An article in the Jan. 11, 1913, edition of The Argus announced a generous gift to an area seminary that will be used for the construction of a chapel on the Maiden Choice Lane campus.

A gift of $40,000 promised to St. Charles' College near Catonsville has brought joy to the faculty and students and will assure a handsome chapel in the group of buildings being erected there.

The donor is Patrick Dougherty of Baltimore, a successful tugboat owner. Learning of the needs of the college some time ago, he said he would help, and Wednesday it was officially announced that the college could draw on him for the amount stated.

Standing in the centre and as part of the administration building, the chapel will add greatly to the picturesqueness of the group. The administration building has reached the second story in construction, but work will be halted until Architects Ellicott and Emmart complete plans for the chapel. Members of the faculty of the college have given some ideas they want in the new structure, and these are being arranged in the drawings.


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While Mr. and Mrs. Albert H. Plitt, of Old Orchard road, Ten Hills, were in the city attending church service Sunday, thieves broke into their home, searched every room and stole $130 in money and jewels.

On their return home at night, Mr. Plitt found everything in confusion and immediately telephoned for the police at Catonsville. Patrolmen Peters and Poehlman went to the house and helped investigate the extent of the damage.

Partly burned matches were found in every room, showing that the thieves made their call after dark. A window was found forced in the dining room and the kitchen door unlocked from the inside.

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Thieves made another descent upon Catonsville early Sunday morning where they entered the home of William G. Hewitt, on Nunnery lane.

The thieves cut a slat in a shutter of the dining room, the cottage being unoccupied for the present, as Mr. and Mrs. Hewitt are spending the winter in the city. The house was ransacked from cellar to attic and articles in all the rooms strewn all about the floors. The amount of plunder taken could not be stated Sunday by Mr. Hewitt, who discovered the robbery when he made a visit to his country home.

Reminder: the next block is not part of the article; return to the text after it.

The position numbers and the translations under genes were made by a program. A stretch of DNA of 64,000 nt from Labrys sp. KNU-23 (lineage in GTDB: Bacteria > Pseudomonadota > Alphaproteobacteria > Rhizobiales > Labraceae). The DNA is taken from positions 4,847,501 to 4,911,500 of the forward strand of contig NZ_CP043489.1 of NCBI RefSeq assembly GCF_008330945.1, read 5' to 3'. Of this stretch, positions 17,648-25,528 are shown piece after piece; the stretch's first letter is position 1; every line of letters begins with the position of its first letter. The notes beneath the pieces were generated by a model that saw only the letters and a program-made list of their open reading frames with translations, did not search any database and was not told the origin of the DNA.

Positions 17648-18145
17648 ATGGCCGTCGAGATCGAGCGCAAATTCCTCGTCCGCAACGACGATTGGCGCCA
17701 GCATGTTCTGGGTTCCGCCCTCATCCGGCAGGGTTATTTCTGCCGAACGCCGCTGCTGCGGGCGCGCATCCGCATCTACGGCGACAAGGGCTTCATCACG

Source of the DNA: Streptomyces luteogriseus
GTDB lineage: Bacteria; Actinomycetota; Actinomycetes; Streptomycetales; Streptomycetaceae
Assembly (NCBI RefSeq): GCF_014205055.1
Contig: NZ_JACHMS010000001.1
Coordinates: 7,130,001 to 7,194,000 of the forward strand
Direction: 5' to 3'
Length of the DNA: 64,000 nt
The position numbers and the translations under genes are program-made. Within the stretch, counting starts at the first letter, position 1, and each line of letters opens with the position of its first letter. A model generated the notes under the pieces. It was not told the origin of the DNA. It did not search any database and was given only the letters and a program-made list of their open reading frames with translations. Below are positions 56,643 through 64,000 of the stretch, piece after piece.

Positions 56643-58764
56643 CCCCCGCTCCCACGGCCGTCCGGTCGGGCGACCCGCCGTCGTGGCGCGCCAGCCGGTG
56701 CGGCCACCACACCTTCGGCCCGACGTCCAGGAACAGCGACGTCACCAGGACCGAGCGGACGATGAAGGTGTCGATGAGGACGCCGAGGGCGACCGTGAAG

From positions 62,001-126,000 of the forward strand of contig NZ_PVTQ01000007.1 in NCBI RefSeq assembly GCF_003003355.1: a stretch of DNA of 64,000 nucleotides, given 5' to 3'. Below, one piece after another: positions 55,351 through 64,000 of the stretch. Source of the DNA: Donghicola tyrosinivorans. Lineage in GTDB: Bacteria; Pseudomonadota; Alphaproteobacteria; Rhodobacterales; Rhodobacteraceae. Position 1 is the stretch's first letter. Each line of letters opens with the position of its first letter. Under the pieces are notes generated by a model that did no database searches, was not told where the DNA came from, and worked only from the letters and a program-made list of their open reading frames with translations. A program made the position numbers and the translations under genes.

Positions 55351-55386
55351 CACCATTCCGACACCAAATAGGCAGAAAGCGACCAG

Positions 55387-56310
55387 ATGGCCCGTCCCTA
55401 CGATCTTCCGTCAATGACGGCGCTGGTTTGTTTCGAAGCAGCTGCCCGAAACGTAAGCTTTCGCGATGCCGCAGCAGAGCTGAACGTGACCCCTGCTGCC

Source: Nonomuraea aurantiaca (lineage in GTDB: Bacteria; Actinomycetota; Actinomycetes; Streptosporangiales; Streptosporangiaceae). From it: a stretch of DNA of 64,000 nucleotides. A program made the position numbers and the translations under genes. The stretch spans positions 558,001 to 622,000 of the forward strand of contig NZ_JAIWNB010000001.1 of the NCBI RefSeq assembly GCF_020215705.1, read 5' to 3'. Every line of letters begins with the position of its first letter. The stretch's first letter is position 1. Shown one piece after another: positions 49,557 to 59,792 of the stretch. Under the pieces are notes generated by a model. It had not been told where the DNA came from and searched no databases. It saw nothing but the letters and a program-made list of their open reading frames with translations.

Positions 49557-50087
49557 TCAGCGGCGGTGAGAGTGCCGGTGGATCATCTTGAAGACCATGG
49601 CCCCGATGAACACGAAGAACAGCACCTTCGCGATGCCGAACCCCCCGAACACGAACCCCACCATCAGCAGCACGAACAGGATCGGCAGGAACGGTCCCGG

75 Years Ago

An article in the Jan. 7, 1938, edition of The Catonsville Herald and Baltimore Countian announced the capture of a car thief discovered in an area garage.

A man who identified himself as Thomas Gates Via, 50 years old, of Woodlawn, was ordered held under $1,000 bail for the Baltimore county grand jury on Monday by Magistrate John Loeber of Catonsville, on a charge of attempted theft of an automobile.

Albert F. Fisher, of Woodlawn, called the Catonsville police early Friday, saying he had caught a man in his garage trying to remove the automobiles there.

Patrolmen John Laumann and Thomas Simmons arrived to find Via lying on the ground in front of the garage.

"He fell down," explained Fisher.

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Slumped over the steering wheel, William Hyman, 36, was found dead in his automobile, apparently from carbon monoxide gas, in a patch of woods off Belmont Avenue, near the Rolling Road, Woodlawn, on Wednesday.

Fire Captain Howard Bell, driving by, saw the machine and on investigating found its doors were locked. Bell called Patrolman Albert Eitmiller, who pried a door open with some tools taken from the back of Hyman's car.